Each week, we provide a rundown of the most essential climate news from Australia and around the globe: the good, the questionable, and the conversation starters. Here's what's been going on.
In the climate timeline, we’re officially at the Scientists Super-Gluing Their Hands to Public Buildings phase. Leading scientists have called on their colleagues to commit acts of civil disobedience this week in a desperate effort to draw attention to the climate crisis. “These are decent people who know more than anybody else about how deep in the shit we are,” says political scientist Oscar Berglund. In other news, we’ve got vertical farms, pest-eating ants, and California cracking down on petrol cars. Just another dose of WorkforClimate Weekly.
The good news 😊
Could vertical farms become more popular than the horizontal kind? That’s what The Guardian is asking this week. Vertical farming refers to indoor agriculture, where herbs, fruits and veggies can be grown in stacked layers, year-round, reducing farm footprint, shrinking water waste, and allowing countries like the UK to ditch carbon-heavy imports and grow their own food instead. Still, the industry is just a seedling at the moment: there are only 30 hectares of operational vertical farmland in the entire world right now.
California has voted to ban new petrol cars by 2035. It’s only one state, sure, but this is a big deal for the US, with some experts predicting the move could prompt one third of American states to embrace EVs more quickly. Where California goes, the rest will follow, especially since 41% of the state’s greenhouse emissions come from transport. In Australia, Ed Husic, the federal science minister, has joined the growing EV chorus, arguing that all new housing should be ‘EV friendly’, potentially turning entire suburbs into virtual batteries. Cool concept.
On the radar 🧐
How do you feel about drinking treated sewage water? With the way droughts and climate change are going, we might not have much choice. The boss of the UK’s Environmental Agency says we all have to become “less squeamish” about drinking water derived from sewage, because that’s looking more and more likely in the future. “[It’s] perfectly safe and perfectly healthy,” he says, “but not something many people fancy. We need to remember: when we turn on the tap, what comes out started in a river. The more we take, the more we drain those sources.”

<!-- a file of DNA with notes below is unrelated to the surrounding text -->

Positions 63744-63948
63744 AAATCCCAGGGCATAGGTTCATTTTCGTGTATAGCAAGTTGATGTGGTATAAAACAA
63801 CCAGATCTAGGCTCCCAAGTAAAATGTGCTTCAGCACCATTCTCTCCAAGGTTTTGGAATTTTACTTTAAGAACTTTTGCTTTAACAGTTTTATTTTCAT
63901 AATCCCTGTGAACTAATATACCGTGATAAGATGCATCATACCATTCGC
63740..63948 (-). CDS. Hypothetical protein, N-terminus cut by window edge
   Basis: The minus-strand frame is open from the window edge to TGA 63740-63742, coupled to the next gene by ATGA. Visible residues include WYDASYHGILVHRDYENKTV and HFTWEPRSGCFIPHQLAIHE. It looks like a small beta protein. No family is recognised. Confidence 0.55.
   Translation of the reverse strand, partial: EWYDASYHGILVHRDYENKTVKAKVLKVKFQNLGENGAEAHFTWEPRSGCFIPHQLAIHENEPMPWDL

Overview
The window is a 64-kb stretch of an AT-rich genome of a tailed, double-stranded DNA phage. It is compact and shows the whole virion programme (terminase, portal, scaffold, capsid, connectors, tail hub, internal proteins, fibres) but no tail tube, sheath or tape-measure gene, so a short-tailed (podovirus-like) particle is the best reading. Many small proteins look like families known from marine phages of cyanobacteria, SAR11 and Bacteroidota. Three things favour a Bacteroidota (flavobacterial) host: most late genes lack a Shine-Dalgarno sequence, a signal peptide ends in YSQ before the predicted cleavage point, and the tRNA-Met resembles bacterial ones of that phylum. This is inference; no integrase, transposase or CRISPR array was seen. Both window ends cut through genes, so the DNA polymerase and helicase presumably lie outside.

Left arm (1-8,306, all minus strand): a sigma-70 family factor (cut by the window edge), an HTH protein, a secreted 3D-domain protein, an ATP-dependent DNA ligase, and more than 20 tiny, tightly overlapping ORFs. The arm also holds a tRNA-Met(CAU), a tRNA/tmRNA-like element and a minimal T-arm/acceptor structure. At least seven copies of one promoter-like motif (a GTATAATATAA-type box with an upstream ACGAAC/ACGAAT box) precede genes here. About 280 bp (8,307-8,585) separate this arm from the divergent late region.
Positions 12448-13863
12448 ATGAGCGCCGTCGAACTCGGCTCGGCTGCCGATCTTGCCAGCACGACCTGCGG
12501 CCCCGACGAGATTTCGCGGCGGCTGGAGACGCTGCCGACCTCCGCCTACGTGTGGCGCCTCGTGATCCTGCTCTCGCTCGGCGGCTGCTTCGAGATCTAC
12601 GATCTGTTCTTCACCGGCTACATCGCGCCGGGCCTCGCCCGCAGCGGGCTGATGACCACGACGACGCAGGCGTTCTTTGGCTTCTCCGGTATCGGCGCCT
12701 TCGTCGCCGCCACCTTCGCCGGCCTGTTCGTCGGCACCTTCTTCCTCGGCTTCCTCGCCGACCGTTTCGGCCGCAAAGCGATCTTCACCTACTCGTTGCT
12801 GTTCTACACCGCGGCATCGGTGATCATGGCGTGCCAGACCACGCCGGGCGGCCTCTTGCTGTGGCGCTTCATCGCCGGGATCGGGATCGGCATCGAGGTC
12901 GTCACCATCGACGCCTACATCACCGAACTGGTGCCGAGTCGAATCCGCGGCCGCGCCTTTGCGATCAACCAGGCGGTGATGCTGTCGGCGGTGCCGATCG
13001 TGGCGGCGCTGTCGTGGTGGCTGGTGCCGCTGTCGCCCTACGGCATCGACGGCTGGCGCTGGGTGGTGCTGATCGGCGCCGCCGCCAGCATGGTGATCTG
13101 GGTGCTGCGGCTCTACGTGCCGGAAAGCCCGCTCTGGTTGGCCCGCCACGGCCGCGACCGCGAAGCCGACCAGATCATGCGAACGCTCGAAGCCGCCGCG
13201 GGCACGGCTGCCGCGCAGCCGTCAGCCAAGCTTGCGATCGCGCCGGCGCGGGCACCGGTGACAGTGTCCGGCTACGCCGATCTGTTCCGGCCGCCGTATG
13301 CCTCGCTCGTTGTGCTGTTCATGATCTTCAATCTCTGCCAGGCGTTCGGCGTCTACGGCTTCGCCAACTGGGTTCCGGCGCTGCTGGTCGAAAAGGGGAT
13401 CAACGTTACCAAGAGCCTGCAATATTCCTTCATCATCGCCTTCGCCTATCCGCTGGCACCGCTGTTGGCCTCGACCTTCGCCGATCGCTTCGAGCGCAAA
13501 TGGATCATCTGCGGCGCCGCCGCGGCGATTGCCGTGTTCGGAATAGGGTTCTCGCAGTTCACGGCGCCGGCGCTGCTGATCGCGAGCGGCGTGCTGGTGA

Australian academics are turning up the heat on the federal government, with a letter signed by 100 scientists calling on environment ministers to consider the effects of climate change in the approvals process for new fossil fuel developments. You’d think arguing that environmental assessments should be “responsible and evidence-based” would be a complete no-brainer, particularly under a Labor government who’s meant to be tough on climate, but here we are…
It feels like corporate greenwashing is finally copping some well-deserved flack. Last week we mentioned this great clip from John Oliver, and this week petroleum company Ampol’s ‘carbon neutral’ claims are coming under serious, fine-toothed scrutiny. Communications industry group Comms Declare has written a legal letter of complaint, accusing the fuel giant of greenwashing and breaching the Environmental Claims Code. They wouldn’t be the first to do so.
Water cooler chat 🗣️
Put down the pesticides. Ants can do it better. According to new research, certain ant species can be more effective than pesticides at helping farmers produce food. They’re better at killing pests (tick), reducing plant damage (tick) and increasing crop yields (tick tick). “Some ant species have similar or higher efficacy than pesticides, at lower costs,” researchers wrote. Head to your local ant dealer for more info, or leave some sugar out and go from there.
Next time you’re watering your indoor plant collection, spare a thought for the volunteers of Bosk, an eco-awareness project which created a “walking forest” of 1000 trees in the Dutch city of Leeuwarden. Project members literally transported the trees, very slowly, through the city, giving residents a glimpse at what a greener future might look like. “This project gives me hope,” says Johan Lakke, a Bosk member and student at the University of Groningen. “It shows us that if you’re crazy enough to think outside the box, you can achieve things.”
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